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Joining the here and now

Return to Forever, the fusion supergroup of Chick Corea, Al Di Meola, Stanley Clarke and Lenny White, is back -- after a break of 25 (or maybe 30) years.

February 17, 2008|Don Heckman | Special to The Times

Chick Corea is smiling. In fact, he's beaming. Seated behind his Minimoog and his Fender Rhodes keyboards, arms and hands in motion, kicking out one brisk rhythmic phrase after another, making constant eye contact with the musicians around him -- guitarist Al Di Meola, bassist Stanley Clarke and drummer Lenny White -- he's obviously feeling great.

Wait a minute: Corea, Di Meola, Clarke and White? That's the classic lineup of Return to Forever, one of the groups that defined the jazz-rock fusion of the '70s. They haven't played together in 25 years, swore they'd never have a reunion.

Right. But never say never. (Look at the Eagles). Return to Forever is, well, returning. And last week, the rehearsals were already underway for the RTF reunion tour that undoubtedly will be the big jazz news of the summer.

Corea, 66, nods happily, shouts, "Great, great!" then turns back to his instruments, roving blithely across the electric keyboards, emphasizing the crisp clank of the Rhodes, tossing in wisps of slippery sound from his Minimoog. Di Meola adds shimmering electric guitar fills, while Clarke and White dig into the groove, driving the beat forward with muscular percussive textures.

A briskly articulated melodic figure from Clarke immediately attracts Corea's attention. He nods his head -- "Yeah!" -- and Clarke picks up the solo thread, responding with his characteristically fluid, mobile, acoustic bass lines.

The loose and swinging mood continues, triggering a palpable sense of joy in the room -- the eye contact and spontaneous smiles exchanged by the players visible indications of the music's rich improvisational symbiosis.

It's the real deal: Return to Forever, back again -- bringing a 21st century perspective to the visceral blend of rock energy with the improvisation and compositional structures of jazz that made the quartet a phenomenon of the '70s, competing with outfits such as Yes, Emerson, Lake & Palmer, Weather Report and the Mahavishnu Orchestra for the favor of both jazz and prog-rock audiences.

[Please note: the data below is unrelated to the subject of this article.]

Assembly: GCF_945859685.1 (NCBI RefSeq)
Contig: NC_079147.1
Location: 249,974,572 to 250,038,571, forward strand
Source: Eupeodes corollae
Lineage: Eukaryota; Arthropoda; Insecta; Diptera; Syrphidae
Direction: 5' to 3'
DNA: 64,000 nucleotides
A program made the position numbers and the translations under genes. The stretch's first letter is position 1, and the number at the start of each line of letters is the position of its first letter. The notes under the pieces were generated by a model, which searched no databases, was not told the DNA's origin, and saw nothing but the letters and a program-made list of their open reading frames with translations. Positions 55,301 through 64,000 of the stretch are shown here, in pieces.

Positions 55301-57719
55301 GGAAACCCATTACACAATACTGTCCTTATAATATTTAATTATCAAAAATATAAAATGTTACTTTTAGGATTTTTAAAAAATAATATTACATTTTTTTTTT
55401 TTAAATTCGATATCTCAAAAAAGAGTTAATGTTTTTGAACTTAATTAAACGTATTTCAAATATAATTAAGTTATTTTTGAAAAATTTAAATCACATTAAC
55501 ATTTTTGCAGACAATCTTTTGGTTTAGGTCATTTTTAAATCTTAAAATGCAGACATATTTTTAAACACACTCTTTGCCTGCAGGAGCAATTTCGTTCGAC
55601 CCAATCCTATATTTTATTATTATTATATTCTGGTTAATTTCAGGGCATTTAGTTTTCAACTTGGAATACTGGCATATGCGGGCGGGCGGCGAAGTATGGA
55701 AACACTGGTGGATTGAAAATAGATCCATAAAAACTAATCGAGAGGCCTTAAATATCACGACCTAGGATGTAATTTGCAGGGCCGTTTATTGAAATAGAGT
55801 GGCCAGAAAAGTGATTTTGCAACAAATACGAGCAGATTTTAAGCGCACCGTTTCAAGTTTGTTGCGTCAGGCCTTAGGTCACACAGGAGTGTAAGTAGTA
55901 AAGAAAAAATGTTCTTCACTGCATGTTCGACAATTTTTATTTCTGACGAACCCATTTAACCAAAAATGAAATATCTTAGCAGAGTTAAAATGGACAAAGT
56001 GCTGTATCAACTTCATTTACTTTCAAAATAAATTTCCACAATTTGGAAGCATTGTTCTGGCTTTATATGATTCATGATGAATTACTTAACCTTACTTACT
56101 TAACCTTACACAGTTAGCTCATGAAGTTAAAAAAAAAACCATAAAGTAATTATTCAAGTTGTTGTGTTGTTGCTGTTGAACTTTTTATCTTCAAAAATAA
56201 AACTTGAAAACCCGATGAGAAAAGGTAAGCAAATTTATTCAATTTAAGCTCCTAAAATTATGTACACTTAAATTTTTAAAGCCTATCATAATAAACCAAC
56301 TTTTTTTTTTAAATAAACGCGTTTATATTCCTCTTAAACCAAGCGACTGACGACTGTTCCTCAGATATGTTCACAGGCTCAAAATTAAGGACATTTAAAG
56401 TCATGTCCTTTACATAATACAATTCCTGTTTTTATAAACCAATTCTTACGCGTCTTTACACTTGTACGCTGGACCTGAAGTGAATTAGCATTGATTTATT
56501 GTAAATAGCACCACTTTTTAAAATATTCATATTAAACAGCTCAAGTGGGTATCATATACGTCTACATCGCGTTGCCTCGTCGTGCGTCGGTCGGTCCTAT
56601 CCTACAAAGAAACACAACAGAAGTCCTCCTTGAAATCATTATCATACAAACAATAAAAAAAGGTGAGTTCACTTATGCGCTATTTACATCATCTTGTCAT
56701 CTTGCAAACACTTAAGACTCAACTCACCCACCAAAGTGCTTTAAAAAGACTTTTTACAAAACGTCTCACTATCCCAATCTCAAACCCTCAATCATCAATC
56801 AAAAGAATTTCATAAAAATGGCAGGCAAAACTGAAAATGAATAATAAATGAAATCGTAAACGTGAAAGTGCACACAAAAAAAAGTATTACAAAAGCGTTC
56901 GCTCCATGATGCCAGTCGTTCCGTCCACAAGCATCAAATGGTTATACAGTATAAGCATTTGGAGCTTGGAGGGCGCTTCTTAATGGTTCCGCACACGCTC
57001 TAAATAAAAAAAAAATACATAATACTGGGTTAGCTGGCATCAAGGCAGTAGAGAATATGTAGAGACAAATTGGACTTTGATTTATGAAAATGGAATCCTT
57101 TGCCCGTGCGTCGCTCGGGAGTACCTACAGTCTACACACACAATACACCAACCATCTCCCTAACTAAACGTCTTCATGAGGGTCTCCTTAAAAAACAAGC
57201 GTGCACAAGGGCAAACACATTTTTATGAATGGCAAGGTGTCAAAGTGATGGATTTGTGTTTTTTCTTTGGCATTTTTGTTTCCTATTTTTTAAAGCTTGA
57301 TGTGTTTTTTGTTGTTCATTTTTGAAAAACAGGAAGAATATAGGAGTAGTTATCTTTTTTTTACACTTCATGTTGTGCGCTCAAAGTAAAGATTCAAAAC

'Snowball in hell'

RTF's return to action took place in the Mad Hatter Studios on the Los Feliz edge of Hollywood -- a sprawling, well-equipped facility that has been the recording destination of choice for such artists as Prince, Paul McCartney and Beck. Founded by Corea in 1980, it was sold in 2003 to Golden Era Productions, the audio-visual arm of the Church of Scientology, which counts Corea among its members.

Corea was clearly delighted to be back in his old digs, which have been considerably remodeled since the studio changed hands. Earlier in the evening, there'd been some playful banter about what to call the Return to Forever tour. If the Eagles 1994 reunion was called "Hell Freezes Over," maybe this constitutes "The Snowball in Hell Tour."

Corea, the group's founder, laughingly explained that they'd probably stick with the more mundane "RTF World Tour Summer '08." And stacks of printed T-shirts, emblazoned with the RTF logo (as well as a photo, on the back, of the four members in their younger, more hirsute days) were already in boxes, ready for a pair of tours that will cover the U.S. starting in late May (including a performance at Gibson Amphitheatre) and Europe next year. (An announcement with details is slated for March 3.)

Another important item also had to be jammed into the band's busy schedule at Mad Hatter -- photographs.

And here, in an unexpected way, the "Snowball in Hell" reference resurfaced when photographer Lynn Goldsmith called for an offbeat image set-up. Garbed in heavy winter overcoats, positioned around piles of suitcases and instrument boxes, the players assumed their best band-on-the-run poses, their sunglasses registering incongruently with the winter fashion imagery.

Goldsmith, darting from one side to another, shouted instructions and encouragement, her camera clicking madly, eager to catch a spirited moment.

Most jazz musicians are notoriously uncooperative photo subjects -- when they're not playing their instruments. And the RTF guys were no exception, their lugubrious responses to Goldsmith's commands the polar opposite of the spirit in their music.

Word about the upcoming tour had begun to leak out, and the studio was anything but empty. A few people from Corea's management company, various techies adjusting the lighting, Corea's wife, Gayle Moran -- a singer in her own right, who performed in a late-'70s version of Return to Forever -- all watched the photo session closely, each offering an occasional instructive remark.

"Tell Chick to take off his glasses," Moran called out, trying to help matters along. Then, to a bystander: "He has such beautiful eyes."

Corea flashed her a wan glance.

The photo session completed, he seemed much happier taking a break for a chat with the other RTF players and a journalist eager for answers to some fundamental questions: Why this, why now?

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